For more than 30 years, I have been a leader applying leading edge ideas in software and system development. I recently retire from IBM, where I was a Distinguished Engineer and a member of the Rational CTO Council, and the Rational lead for Analytics and Optimization for Software and Systems. In that role, I am leading the application of predictive analytics to software and systems planning and development, as well as adapting lean techniques throughout the development lifecycle.

Before Rational was acquired by IBM, I served as lead engineer for Rational Services, and the developer of the Rational Unified Process extensions for system engineering. Before joining Rational, I was a project lead at TASC, a Defense and Intelligence contractor where I applied object technology and early versions of the Unified Process to the successful delivery of highly complex systems for the USAF SpaceCommand. Prior to joining TASC, I was in the division of IBM that launched the Risc System 6000. In that division, I held several roles including a graphics system architect, the 3D graphics development lead, the 3D graphics development manager, the graphics subsystem architecture manager, and the multimedia program manager. In that role I delivered the first distributed object-based subsystem in IBM. Also, I was a founding member of the OpenGL Architecture Review Board.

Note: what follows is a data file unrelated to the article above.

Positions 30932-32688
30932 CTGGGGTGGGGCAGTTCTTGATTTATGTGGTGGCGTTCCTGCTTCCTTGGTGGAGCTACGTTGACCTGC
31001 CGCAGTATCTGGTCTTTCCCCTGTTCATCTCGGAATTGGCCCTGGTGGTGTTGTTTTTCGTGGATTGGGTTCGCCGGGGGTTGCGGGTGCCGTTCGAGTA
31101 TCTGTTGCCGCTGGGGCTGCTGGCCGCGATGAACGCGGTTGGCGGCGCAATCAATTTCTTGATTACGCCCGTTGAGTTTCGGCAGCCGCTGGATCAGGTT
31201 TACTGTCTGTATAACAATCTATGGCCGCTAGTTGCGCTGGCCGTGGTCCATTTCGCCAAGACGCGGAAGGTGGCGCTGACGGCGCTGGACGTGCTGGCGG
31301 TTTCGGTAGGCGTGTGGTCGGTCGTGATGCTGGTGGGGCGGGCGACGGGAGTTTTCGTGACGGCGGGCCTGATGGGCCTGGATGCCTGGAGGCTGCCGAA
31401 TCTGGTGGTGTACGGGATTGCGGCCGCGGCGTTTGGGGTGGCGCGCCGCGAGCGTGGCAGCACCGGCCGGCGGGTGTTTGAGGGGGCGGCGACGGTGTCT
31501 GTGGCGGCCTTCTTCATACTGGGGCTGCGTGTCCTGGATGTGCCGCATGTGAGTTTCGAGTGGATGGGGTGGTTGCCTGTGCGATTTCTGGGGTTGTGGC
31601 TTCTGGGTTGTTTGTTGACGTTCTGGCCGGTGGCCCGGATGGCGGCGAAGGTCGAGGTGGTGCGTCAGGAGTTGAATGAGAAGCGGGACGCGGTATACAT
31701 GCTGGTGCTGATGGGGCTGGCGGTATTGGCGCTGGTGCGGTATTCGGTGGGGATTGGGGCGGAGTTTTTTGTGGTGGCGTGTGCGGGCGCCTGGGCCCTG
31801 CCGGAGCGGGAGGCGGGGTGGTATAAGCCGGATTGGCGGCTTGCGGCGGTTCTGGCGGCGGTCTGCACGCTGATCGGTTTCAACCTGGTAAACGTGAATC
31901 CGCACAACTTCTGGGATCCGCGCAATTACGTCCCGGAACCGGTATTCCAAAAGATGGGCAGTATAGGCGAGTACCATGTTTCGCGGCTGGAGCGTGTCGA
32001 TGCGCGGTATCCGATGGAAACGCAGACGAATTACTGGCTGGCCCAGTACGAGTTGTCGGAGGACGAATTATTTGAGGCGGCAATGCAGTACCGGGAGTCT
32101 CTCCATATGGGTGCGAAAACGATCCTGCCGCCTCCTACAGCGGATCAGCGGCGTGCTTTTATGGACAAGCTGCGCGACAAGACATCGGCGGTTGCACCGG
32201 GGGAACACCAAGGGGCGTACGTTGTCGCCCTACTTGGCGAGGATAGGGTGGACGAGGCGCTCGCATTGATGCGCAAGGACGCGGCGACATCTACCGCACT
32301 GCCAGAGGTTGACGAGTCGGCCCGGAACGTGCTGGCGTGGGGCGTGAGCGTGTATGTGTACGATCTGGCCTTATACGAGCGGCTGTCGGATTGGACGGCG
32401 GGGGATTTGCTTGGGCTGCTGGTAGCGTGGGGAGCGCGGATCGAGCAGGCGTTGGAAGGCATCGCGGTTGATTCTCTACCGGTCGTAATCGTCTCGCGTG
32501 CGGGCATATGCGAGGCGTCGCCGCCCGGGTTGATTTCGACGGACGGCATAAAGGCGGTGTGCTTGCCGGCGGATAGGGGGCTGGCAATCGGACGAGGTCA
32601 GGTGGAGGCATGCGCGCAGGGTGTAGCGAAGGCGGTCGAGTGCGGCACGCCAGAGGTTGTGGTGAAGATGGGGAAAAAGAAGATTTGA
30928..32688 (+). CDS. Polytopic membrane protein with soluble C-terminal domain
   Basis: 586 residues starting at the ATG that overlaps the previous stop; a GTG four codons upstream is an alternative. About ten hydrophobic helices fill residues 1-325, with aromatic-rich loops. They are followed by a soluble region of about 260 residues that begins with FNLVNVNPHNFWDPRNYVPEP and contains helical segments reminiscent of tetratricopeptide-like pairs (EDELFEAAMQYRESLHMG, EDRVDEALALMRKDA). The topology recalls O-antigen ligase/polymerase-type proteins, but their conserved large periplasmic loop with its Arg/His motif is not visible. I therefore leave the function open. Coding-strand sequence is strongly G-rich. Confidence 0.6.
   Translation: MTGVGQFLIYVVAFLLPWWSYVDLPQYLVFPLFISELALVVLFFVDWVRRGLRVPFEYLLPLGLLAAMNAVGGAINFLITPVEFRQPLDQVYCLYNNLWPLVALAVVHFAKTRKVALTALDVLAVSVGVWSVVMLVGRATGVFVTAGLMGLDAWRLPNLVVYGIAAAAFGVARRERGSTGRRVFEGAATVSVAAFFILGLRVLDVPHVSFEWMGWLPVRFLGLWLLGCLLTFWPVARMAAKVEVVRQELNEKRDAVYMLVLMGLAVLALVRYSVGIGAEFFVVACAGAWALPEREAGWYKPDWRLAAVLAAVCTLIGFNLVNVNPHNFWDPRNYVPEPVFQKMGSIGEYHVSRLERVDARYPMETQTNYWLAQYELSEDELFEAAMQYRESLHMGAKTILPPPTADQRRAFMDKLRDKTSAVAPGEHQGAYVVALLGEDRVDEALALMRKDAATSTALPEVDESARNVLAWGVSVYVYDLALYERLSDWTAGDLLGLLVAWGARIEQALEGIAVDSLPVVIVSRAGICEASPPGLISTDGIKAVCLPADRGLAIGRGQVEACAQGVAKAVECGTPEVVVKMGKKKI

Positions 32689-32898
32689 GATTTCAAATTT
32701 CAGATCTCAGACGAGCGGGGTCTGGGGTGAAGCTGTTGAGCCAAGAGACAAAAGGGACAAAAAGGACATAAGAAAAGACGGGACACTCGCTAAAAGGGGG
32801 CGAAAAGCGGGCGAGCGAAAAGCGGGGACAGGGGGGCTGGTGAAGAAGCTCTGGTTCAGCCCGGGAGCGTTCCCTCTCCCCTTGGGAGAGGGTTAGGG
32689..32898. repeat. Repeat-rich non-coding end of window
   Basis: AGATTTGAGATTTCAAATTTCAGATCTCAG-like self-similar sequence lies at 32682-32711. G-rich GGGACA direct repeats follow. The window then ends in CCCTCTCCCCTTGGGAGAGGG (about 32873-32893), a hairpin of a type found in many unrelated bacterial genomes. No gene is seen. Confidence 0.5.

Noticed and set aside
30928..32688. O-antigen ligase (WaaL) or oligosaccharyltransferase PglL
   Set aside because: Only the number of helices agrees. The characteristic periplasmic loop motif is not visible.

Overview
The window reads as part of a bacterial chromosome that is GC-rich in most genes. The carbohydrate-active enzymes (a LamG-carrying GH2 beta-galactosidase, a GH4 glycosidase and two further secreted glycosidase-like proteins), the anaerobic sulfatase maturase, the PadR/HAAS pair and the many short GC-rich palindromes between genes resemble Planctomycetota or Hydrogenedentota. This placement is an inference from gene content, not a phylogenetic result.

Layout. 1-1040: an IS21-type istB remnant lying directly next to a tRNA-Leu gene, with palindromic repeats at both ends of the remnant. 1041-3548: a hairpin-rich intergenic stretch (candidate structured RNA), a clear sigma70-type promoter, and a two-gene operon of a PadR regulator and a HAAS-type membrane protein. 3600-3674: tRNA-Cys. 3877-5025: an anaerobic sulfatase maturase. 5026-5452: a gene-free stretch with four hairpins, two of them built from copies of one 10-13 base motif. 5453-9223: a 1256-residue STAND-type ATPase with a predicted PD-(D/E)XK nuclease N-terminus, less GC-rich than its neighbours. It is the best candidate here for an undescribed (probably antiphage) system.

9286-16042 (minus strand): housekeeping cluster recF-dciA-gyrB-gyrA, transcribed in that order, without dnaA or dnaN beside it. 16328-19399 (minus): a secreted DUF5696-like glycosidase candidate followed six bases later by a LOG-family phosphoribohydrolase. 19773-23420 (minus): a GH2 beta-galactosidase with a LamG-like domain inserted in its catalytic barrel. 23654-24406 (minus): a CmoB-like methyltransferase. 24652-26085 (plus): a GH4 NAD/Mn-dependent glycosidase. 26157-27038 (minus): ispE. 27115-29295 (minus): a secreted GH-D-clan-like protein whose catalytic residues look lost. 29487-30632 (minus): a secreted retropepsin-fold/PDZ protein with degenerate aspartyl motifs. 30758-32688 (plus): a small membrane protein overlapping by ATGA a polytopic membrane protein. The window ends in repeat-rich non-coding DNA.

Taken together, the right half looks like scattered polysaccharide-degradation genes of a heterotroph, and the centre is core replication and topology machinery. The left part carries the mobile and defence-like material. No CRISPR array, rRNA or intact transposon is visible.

In addition to many articles, I am the author of two books: Object-Oriented Project Management with UML, published by John Wiley in 1998, and Software Leadership, published by Addison-Wesley in October, 2001.

I am a Cutter Consortium Senior Consultant. I received my Ph.D. in Mathematics from U Cal Berkeley.

My Core Principles

Over my career, I have come to believe in a set of core principles:

Embrace, not ignore or avoid the uncertainty of software development efforts. Dealing with the uncertainty entails applying Bayesian methods and Monte Carlo analytics.

Pick the right set of analytics. This is critical to success: “You can’t control what you don’t measure, and you shouldn’t measure what you don’t intend to measure.”

  • The right set of measures promote trust between the leadership and the staff,
  • The wrong measures not only breed mistrust but are a waste of time and money.

I believe these principles are structural and eternal. They apply across range of contexts for software development and help explain the success and failure of development methods such as agile and waterfall. They inform the successful application of lean and DevOps practices. The art and science of software management and leadership is to apply these principles in your context.